Housing Developer Prevails in Key Housing Accountability Act Case

September 20, 2021

California’s First District Court of Appeal recently issued a consequential decision reining in the ability of local agencies to deny housing projects under the Housing Accountability Act (HAA) based on alleged noncompliance with design standards. In California Renters Legal Advocacy and Education Fund (CARLA) v. City of San Mateo (Case Nos. A159320, A159658, September 10, 2021), the court was specifically tasked with interpreting – for the first time – the meaning of “objective” in the context of design standards that may be applied by local agencies to deny an otherwise qualifying housing project under the HAA. This case will likely have implications for housing developers seeking to benefit from the HAA and local agencies seeking to deny those projects.


In 1982, the Legislature enacted the HAA (Gov. Code § 65589.5), colloquially known as the “Anti-NIMBY” law, curtailing the ability of local agencies to deny qualifying housing projects (both market rate and below market rate) in an effort to address the State’s ever increasing housing shortage. The HAA includes numerous, varied measures to, for instance, require approval of certain affordable housing projects in jurisdictions not meeting their Regional Housing Needs Allocation (RHNA) targets and provide very early vesting once a preliminary application is submitted for a housing project. To qualify for vesting and other benefits under the HAA, a project must consist of all residential units or be mixed-use with at least two-thirds of the project square footage designated for residential use.

The following HAA provisions were pertinent in CARLA: (i) when a qualifying HAA housing project “complies with applicable, objective general plan, zoning, and subdivision standards and criteria, including design review standards,” the local agency cannot deny the project or condition the project to be developed at a lower density unless it finds that the project would have specific, adverse impacts upon the public health or safety which cannot be mitigated except through denial of the project or development at a lower density (Gov. Code § 65589.5(j)(1)); and (ii) a qualifying HAA housing project is deemed to comply with pertinent standards if there is “substantial evidence that would allow a reasonable person to conclude” that it complies. (Gov. Code § 65589.5(f)(4).)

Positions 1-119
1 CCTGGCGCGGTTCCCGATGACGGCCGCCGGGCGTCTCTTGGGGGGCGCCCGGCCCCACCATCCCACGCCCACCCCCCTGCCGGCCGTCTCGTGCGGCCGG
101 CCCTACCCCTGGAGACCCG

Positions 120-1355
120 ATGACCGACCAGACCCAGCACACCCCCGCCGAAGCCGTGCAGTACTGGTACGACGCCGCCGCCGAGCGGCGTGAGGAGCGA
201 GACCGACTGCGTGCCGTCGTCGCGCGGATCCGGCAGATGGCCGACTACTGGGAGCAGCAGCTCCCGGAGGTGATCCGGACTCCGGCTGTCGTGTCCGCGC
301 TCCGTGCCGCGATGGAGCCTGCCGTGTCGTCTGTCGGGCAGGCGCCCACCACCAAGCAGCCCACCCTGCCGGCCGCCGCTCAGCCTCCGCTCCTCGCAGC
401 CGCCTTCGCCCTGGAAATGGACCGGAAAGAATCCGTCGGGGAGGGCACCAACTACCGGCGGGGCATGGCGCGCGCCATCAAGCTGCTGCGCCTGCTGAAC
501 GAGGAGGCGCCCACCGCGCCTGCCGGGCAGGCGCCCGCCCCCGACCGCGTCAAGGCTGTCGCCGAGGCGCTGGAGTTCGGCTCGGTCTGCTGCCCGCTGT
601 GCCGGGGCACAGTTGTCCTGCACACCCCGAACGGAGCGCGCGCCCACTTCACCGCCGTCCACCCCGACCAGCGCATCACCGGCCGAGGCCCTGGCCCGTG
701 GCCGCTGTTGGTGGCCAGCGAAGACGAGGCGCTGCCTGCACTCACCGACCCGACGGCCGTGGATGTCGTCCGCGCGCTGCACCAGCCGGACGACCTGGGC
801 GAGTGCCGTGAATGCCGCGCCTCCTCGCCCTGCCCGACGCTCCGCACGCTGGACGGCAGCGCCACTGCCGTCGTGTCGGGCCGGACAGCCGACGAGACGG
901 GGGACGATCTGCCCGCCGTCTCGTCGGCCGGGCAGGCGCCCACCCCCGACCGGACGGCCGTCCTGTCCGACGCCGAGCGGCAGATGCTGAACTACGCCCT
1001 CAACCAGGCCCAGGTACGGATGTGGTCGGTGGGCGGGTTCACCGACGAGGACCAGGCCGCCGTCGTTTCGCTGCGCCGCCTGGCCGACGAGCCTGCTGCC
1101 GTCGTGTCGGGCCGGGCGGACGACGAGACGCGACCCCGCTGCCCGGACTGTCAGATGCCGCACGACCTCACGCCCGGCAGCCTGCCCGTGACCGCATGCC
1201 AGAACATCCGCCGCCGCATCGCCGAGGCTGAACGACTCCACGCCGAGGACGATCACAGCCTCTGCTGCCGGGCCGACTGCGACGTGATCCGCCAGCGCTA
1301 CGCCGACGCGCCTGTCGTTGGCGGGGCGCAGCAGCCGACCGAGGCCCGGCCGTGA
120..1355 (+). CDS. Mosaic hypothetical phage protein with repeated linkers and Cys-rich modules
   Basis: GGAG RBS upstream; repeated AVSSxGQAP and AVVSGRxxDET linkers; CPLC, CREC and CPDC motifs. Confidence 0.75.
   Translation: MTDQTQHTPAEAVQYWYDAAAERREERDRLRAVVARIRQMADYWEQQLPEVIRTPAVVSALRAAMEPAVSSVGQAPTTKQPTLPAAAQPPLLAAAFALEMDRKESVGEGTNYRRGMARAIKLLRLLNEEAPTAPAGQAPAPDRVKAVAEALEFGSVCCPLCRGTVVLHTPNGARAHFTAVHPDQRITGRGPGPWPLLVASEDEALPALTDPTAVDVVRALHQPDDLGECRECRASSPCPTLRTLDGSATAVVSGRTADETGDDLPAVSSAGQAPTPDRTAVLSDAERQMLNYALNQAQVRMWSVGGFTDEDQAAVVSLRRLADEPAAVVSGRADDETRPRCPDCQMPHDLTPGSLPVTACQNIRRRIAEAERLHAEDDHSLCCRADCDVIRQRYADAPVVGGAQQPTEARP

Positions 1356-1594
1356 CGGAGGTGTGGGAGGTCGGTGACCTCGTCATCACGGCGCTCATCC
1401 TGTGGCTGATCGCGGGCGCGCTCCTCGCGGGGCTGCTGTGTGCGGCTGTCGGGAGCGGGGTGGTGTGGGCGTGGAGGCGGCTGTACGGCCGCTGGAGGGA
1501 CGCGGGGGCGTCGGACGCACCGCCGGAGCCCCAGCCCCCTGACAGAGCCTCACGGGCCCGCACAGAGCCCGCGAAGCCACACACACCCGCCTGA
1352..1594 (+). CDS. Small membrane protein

In 2015, the project sponsor submitted an application to the City of San Mateo (City) to build a four-story, 10-unit multifamily residential building (Project). Though the Project site is in a high density multi-family zone, the Project would front on two streets developed with single-family homes. The City’s General Plan requires that the Multi-Family Design Guidelines (Guidelines) be applied to the Project because of its location in a primarily single-family neighborhood. The applicable Guidelines provide: “Most multi[-]family neighborhoods in San Mateo are 1 to 4 stories in height. When the changes in height are gradual, the scale is compatible and visually interesting. If height varies by more than 1 story between buildings, a transition or step in height is necessary.”

The Project was presented to the City Planning Commission (Commission) twice in 2017. At both meetings, planning staff, in consultation with the City’s outside design review consultant, recommended that the Commission approve the Project, finding it “in scale and harmonious with the character of the neighborhood” and in compliance with the Guidelines. Specifically, the consultant’s assessment had concluded that the proposed tall trees would “substantially mitigate [the] height differential.” The Project also incorporated trellises at various levels of the building. Nonetheless, the Commission voted to deny the Project for failing to comply with the Guidelines because, due to the more than a one-story height variation between the Project and adjacent homes, a “transition or step in height is necessary” and the Project should “step back upper floors to ease the transition.” On appeal, the City Council upheld the Commission’s denial.